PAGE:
Jiang Weiping on Bo Xilai

By | April 19, 2012 at 1:28 pm | No comments | News | Tags: , , , , ,

Five Questions for Jiang Weiping

Bo Xilai, the former boss of the Chongqing Communist Party, was recently sacked after a corruption scandal involving his family. Jiang Weiping, an Honorary Member of PEN Canada, is a Chinese journalist who served a six year prison sentence for “inciting subversion of state power” after he published an exposé of Bo’s corruption more than a decade ago. PEN Canada supported Jiang throughout his prison sentence and in 2009 helped reunite him with his family in Toronto. On 18 April, 2012, Jiang had the following exchange with our president, Charlie Foran.

Jiang Weiping holds up photo of PEN Honorary Member Liu Xiaobo.

Charlie Foran: The fall of Bo Xilai is a global news story right now. You are part of this story. Can you explain?
Jiang Weiping: The news of Bo’s downfall didn’t surprise me at all. For more than 20 years, I was one of the few journalists who knew Bo well and had detailed knowledge of his political and family life. Moreover, in 1999, I was the first reporter in China to publicize his corruption and lawbreaking. As a result, I was wrongfully arrested on Dec 4, 2000 on direct orders from Bo — in retaliation for an article published in the July issue of Frontier magazine the previous year, an exposé of the corruption and bribery in which he and his wife, Ms Gu Kailai, were deeply involved.

On Jan 21, 2002, I was given an 8-year sentence in prison by Dalian Municipal Court for “leaking national intelligence overseas” and “inciting subversion of state power”. On appeal, the Liaoning Provincial Court reduced this to 6 years.

It was shocking and totally wrong to conclude that a government official’s criminal acts could be regarded as “National intelligence”, and that they could present themselves as an embodiment of the state. My case was a typical example of how justice is often overshadowed and replaced by power in China’s judicial system. I was stripped of all human freedom and dignity for more than 5 years during my time in prison.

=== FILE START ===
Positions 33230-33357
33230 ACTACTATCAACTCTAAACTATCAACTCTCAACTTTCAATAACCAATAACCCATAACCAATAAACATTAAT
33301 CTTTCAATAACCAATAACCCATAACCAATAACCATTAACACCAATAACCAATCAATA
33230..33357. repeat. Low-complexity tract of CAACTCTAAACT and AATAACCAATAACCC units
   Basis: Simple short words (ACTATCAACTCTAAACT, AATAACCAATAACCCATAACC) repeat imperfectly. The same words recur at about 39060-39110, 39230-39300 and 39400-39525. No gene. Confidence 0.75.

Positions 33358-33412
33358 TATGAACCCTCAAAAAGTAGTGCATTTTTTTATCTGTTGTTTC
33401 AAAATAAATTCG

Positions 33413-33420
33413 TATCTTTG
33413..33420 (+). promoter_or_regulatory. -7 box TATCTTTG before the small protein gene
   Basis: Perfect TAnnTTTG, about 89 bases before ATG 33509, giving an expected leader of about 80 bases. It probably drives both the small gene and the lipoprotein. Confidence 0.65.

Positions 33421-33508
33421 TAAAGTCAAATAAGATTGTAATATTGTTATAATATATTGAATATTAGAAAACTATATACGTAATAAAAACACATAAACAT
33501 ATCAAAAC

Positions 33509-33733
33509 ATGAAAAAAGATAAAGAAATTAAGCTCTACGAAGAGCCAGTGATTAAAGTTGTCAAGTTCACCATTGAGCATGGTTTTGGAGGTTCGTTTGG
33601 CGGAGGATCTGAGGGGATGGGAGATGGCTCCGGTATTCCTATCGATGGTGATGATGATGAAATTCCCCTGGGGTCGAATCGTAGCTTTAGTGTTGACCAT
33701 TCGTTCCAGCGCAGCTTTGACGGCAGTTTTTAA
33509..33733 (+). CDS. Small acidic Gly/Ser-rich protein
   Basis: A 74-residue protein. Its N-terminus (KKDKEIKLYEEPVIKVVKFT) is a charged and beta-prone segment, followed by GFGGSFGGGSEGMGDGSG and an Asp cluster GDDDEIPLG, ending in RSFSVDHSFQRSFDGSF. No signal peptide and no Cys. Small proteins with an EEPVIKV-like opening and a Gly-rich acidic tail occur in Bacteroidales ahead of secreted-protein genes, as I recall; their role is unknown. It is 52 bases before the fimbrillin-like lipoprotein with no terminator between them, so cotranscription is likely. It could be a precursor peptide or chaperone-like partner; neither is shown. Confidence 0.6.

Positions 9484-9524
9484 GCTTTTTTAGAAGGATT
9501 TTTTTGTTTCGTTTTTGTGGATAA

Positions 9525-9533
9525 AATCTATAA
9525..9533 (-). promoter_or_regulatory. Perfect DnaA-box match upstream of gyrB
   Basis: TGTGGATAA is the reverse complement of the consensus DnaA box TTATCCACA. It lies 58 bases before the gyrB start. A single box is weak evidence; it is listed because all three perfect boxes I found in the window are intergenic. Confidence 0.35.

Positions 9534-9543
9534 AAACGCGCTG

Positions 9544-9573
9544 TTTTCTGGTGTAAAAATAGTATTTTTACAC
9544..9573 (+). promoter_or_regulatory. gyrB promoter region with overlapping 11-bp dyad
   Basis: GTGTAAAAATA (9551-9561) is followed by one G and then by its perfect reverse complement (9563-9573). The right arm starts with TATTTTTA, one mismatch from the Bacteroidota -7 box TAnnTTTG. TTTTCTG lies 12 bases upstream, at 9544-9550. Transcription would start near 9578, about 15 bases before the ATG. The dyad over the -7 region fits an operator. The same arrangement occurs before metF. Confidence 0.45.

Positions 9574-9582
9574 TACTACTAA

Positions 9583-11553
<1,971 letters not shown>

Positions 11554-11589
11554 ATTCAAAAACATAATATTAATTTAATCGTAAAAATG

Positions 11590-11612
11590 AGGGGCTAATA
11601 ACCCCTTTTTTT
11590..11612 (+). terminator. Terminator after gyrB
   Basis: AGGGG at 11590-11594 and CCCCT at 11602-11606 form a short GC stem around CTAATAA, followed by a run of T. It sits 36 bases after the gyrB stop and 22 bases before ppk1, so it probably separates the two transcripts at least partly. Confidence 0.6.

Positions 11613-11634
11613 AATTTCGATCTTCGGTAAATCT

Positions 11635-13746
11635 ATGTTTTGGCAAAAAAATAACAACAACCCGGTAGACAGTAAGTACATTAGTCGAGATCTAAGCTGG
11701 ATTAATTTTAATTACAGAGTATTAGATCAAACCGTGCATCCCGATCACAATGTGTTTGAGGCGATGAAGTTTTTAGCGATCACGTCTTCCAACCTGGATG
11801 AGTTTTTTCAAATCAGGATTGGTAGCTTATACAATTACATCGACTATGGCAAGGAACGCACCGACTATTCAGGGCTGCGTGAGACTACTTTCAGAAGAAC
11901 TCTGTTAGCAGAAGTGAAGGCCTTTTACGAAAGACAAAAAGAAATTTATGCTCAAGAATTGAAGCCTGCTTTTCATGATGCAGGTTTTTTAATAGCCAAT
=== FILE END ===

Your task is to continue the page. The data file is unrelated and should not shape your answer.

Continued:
I see my incarceration as a loss for Bo, too: by using his influence over the judicial system to retaliate against any opposition, he added another count to his already long list of crimes. I’m glad to know that Bo has finally been arrested, but I also regret that he has been able to get away with so much in the past.



CF: Everything you reported in China about Bo”s dealings, and all casino australian that you have written about him since from Canada, has been vindicated. Does this make those years in prison, and forced silence, easier to bear?
JW: I never lost confidence that what I had chosen to do was right. I finished drafting my second book The Memoir of My Prison Life shortly after my release from prison on Jan 3, 2006. At that time, Bo was no longer in Liaoning, but his former secretary, Che Keming, was still a part of the leadership at Dalian Security Bureau in Liaoning province. I was under tight security monitoring for 3 years. Meanwhile, I kept following the story of Bo and his family and collected research for my first published book The Life of Bo Xilai.